We had a discussion and agreed it would be a good idea to start soliciting members in Naples, Florida. There is a large community of retirees. The focus there is on the fourth quarter of a woman’s life and how to make that time meaningful for themselves, their families, and their communities.
What does your typical day look like and how do you make it productive?
My typical day starts with exercise. I’ve been that way my entire life. I use the time to fully wake up, get motivated, and plan my day. After that, I immediately reach out and make phone calls with anyone I need to talk to. I still prefer the phone and direct conversation as opposed to email. A lot of my day is filled with those interactions, then following up via email to confirm what was discussed.
My husband and I are involved in philanthropic work, as well. Our primary focus is Catholic Education and we work with several institutions in the Chicagoland area. We are working to enable at-risk youth who qualify for this education but cannot afford to attend.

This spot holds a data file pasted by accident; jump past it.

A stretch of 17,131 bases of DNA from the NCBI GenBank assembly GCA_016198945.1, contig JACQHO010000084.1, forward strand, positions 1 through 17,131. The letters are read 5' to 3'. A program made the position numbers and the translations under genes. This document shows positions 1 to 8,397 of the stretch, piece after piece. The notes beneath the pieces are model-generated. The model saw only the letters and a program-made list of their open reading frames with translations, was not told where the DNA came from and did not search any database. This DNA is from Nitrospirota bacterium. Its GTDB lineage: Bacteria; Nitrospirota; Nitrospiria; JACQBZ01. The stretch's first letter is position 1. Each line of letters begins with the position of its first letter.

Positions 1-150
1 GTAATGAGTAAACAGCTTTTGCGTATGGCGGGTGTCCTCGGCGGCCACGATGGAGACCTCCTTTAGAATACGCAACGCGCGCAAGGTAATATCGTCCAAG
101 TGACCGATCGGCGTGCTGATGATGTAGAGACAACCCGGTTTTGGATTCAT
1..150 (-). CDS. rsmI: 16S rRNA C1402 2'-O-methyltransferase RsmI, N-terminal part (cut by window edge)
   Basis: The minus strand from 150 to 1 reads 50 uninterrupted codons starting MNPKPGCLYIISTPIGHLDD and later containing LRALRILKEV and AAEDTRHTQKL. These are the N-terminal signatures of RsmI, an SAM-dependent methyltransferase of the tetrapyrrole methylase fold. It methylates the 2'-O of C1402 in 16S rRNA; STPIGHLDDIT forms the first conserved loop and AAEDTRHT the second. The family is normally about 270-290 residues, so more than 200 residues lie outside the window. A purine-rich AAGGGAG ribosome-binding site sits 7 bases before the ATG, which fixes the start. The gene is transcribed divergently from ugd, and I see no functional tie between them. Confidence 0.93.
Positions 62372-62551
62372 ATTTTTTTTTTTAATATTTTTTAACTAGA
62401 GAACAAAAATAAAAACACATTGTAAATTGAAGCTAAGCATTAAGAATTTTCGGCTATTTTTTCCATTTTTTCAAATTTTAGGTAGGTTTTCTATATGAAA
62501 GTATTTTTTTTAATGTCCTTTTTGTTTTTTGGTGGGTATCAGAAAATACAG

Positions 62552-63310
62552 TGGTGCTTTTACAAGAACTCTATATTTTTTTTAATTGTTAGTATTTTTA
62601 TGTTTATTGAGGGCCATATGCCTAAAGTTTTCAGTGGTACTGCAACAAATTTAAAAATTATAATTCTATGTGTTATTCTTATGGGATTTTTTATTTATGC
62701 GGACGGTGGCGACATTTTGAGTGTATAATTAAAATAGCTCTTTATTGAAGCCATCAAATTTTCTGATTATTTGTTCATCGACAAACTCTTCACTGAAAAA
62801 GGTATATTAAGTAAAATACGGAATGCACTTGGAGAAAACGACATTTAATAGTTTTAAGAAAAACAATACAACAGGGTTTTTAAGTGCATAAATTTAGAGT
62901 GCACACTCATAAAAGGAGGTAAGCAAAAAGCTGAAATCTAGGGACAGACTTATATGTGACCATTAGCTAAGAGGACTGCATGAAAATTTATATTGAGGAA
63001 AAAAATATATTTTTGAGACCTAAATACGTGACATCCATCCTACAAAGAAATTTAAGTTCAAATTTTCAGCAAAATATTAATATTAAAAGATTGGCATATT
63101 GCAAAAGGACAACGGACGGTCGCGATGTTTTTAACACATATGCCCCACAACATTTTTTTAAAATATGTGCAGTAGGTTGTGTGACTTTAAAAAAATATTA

How do you bring ideas to life?
I am a big believer in vision. If you close your eyes and can see it, you can achieve it. When the idea for the forum first came up, I could immediately see it all. I could see the people who would be interested in joining, I could see how it would affect the community in a positive way. I knew it was going to happen. It’s just a matter of keeping that positive outlook and getting it off the ground.
What’s one trend that excites you?
One trend that excites me is the millennial generation with their great positives. This generation is not into building and acquiring things, they are interested in acquiring experiences. They are looking for new things to do and to learn. They are introducing their children to these experiences also. In the long run, that leads to a much more fulfilling life.